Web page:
Blue Ethel by by Jennifer Back Reinhardt
(Farrar Strauss Giroux/Macmillan Childrens Books , May 2017)
Ethel is an old, fat, black and white cat who’s very set in her ways. When she rolls in some sidewalk chalk and turns blue, she’s taken aback. A charming story that will help readers realize that being different from what you expected can be a very good thing.
Be Quiet by M.T. Higgins
(Disney Hyperion, April 2017)
The three mice from HOTEL BRUCE are trying to write a picture book without words, but they can’t stop talking. Hilarious dialogue and clever drawings allow readers to explore the concept of wordless picture books and literary terms in a very fun way.
Claymates by Dev Petty and Lauren Eldridge
(Little Brown Books for Young Readers, June 2017)
An artist makes two creatures from clay and leaves. When the coast is clear, the creatures come to life and have a fine time transforming into a variety of other creaturese. Lots of fun for all to share.
May I Have A Word by Caron Levis
(Farrar, Straus, & Giroux, May 2017)
The consonants rule in this sly picture book for beginning readers. By learning your letter sounds, you get to help solve the main problem in the book: K does not appreciate C stealing his “sound.” By the end, every letter is happy, and you are too!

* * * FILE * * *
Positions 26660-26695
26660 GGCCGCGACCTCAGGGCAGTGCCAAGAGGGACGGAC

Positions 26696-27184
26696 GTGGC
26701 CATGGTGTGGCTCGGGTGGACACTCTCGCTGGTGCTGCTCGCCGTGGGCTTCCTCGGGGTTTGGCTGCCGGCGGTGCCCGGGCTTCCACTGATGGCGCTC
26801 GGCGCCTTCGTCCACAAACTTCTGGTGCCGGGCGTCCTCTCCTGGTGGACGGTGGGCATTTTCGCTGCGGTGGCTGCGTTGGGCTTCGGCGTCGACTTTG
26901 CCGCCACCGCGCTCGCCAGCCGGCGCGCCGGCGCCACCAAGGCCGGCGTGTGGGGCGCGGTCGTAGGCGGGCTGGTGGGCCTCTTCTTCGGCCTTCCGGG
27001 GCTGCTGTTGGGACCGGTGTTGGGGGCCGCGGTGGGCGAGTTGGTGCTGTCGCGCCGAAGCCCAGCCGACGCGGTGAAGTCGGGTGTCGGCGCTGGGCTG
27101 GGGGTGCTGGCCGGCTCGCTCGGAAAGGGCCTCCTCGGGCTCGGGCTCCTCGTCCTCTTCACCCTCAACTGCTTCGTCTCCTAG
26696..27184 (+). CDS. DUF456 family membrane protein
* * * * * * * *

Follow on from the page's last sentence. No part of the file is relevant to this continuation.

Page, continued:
Explorers: The Door In The Alley by Adrienne Kress
(Delacorte Press, May 2017)
Sebastian is used to predictability and order, but things are about to change when he walks down the street and sees a small pig wearing a hat who leads him to the Explorers Club. He soon joins forces with Evie, who is searching for her grandfather, an explorer himself. Full of humor and wonderful illustrations, it’s a great summer read.
Posted by John David Anderson
(Walden Pond Press, May 2017)
Shortly into the year, cell phones are banned at Branton Middle School. Students take to communicating via low-tech sticky notes, and soon both positive and cruel messages are papering the school. A powerful novel of the power of words, true friendship, and standing up for what is right.
The One Memory of Flora Banks
(Penguin Books For Young Readers, May 2017)
Flora Banks is seventeen, but still feels like a ten-year-old because of short-term memory loss, a complication of a brain tumor removal surgery. Flora is mostly confined to her house, only let out for brief periods to be with her friend, Paige. Then she kisses a boy for the first time. And remembers it. After her parents are forced to travel to France, Flora decides to chase down the boy whose kiss she can remember
Midnight At The Electric by Jodi Lynn Anderson
(Harper Collins Teen, June 2017)
Three young girls from three completely different places and decades are all connected through history. Before she’s to be sent to colonize Mars in the year 2065, Adri goes to stay with her only living relative, her Great Aunt Lily, near the launch site in Kansas. There she finds a series of letters written from Catherine in 1934 Oklahoma and Lenore in 1919 England to her best friend Beth, who has just moved to America. The end of the book reveals how all their stories connect.